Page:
This refers to “Budget decision on customs duty hike to impact imports of $85 billion in a year” (February 13). A K Bhattacharya has lucidly explained that the hike in customs duties on 40 categories of mass consumption, raw materials, components, consumables, FMCGs etc. will have wide impact. Despite this, imports are not going to be dropped and this abnormal hike (33 per cent to 100 per cent on an average) is going to push the inflation index up locally and some resentment globally, especially China, Thailand, Taiwan and crude edible oil suppliers such as Indonesia and Malaysia. The steep hike may have been aimed at pushing the government’s flagship Make in India initiative to create jobs and also to mop up additional revenue to the tune of Rs 60 billion, but this cannot happen just by raising customs duties without improving the basic infrastructure to manufacture these goods in India. We are in fact miles behind when it comes to producing indigenously those items against which import duty was hiked in the Budget. For India, it appears that the synonym for protectionism is “make in India” while we oppose protectionism by Western countries in all world forums.
Many are critical of the removal of education cess (2 per cent for primary and 1 per cent for secondary and higher education) and it being replaced by 10 per cent Social Welfare Surcharge on Basic Customs Duty. The Central Board of Indirect Taxes and Customs claims that the overall revenue impact as a result of this rejig is not too big. However, if one goes by this analysis the revenue impact will be higher than what is said. In many bilateral free trade agreements with a number of countries including the less developed countries, basic customs duty is exempted on a large number of items either partially or fully. There is therefore now less levy realisation, unlike the education cess and higher education cess which are imposed on the total CIF (cost, insurance, freight) value plus basic customs duty under normal imports. The analysis should be taken note of and considered by North Block for revisiting the duties or they should be modified suitably to enable local manufacturing to graduate from assembling units to the levels of manufacturing indigenously in a phased manner.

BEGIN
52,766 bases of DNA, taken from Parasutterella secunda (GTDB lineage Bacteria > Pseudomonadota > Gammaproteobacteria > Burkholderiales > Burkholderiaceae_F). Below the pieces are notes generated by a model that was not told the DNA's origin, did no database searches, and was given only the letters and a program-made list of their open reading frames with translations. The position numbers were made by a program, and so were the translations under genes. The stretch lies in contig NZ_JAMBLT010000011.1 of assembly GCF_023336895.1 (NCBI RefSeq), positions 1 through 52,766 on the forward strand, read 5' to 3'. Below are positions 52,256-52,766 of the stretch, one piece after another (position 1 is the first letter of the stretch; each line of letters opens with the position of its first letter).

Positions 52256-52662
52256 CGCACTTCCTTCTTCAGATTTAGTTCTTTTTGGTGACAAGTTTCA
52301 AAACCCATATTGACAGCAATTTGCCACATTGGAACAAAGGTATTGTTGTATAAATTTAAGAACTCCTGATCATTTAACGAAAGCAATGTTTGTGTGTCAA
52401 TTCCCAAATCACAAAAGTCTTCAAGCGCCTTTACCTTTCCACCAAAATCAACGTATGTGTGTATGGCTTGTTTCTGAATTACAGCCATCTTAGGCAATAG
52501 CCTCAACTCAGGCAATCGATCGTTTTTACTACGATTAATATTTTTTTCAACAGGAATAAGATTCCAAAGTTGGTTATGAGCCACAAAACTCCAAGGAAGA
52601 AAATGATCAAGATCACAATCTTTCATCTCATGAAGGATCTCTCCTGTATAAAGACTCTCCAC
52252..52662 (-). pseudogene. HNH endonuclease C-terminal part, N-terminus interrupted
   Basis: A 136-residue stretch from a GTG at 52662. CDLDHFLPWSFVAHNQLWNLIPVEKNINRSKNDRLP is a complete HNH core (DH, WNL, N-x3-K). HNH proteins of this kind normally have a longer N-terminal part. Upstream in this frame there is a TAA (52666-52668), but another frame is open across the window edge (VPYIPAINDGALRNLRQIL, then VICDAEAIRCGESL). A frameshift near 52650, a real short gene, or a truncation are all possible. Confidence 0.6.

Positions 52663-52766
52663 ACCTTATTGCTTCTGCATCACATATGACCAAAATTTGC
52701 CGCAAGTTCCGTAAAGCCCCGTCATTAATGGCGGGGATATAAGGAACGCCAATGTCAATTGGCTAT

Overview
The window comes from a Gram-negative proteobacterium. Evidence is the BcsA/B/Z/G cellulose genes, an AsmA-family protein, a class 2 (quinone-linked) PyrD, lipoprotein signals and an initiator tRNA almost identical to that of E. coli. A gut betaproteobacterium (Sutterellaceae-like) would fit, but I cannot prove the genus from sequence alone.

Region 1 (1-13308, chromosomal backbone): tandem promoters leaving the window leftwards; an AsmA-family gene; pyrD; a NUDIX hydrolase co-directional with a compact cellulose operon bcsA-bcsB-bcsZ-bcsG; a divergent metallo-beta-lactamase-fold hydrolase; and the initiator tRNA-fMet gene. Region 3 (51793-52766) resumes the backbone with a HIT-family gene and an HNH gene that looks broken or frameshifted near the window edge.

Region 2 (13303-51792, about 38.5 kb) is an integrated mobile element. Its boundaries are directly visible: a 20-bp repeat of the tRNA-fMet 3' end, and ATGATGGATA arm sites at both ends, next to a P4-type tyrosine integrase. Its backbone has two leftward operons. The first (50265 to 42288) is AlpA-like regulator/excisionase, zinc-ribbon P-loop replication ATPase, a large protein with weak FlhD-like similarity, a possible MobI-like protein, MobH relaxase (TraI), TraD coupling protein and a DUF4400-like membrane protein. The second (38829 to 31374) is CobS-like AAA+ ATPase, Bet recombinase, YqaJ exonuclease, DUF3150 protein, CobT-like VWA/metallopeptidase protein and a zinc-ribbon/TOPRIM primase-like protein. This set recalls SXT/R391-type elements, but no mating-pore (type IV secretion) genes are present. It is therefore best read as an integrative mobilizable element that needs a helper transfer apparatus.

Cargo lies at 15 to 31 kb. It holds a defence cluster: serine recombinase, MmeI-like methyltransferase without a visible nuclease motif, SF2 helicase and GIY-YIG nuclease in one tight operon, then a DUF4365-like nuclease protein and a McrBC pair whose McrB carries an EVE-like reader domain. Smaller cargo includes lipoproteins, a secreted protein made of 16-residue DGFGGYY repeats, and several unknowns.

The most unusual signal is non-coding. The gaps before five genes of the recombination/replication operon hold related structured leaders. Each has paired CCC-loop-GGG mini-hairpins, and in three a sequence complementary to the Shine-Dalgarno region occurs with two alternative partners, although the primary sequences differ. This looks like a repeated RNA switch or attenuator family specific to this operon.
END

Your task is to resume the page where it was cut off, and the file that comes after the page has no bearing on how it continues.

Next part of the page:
The general rule is that raw materials should attract less duties and finished products must be levied with higher duties. If one goes by customs tariffs schedules, there are several items where import duties on raw materials, components and consumables are far higher than the finished products. The Budget failed to address this issue once again. If this continues, the government should realise that the success of Make in India would remain a dream. A step-by-step approach with adequate timelines should be in place to hike customs levies.
A Sathyanarayana, New Delhi
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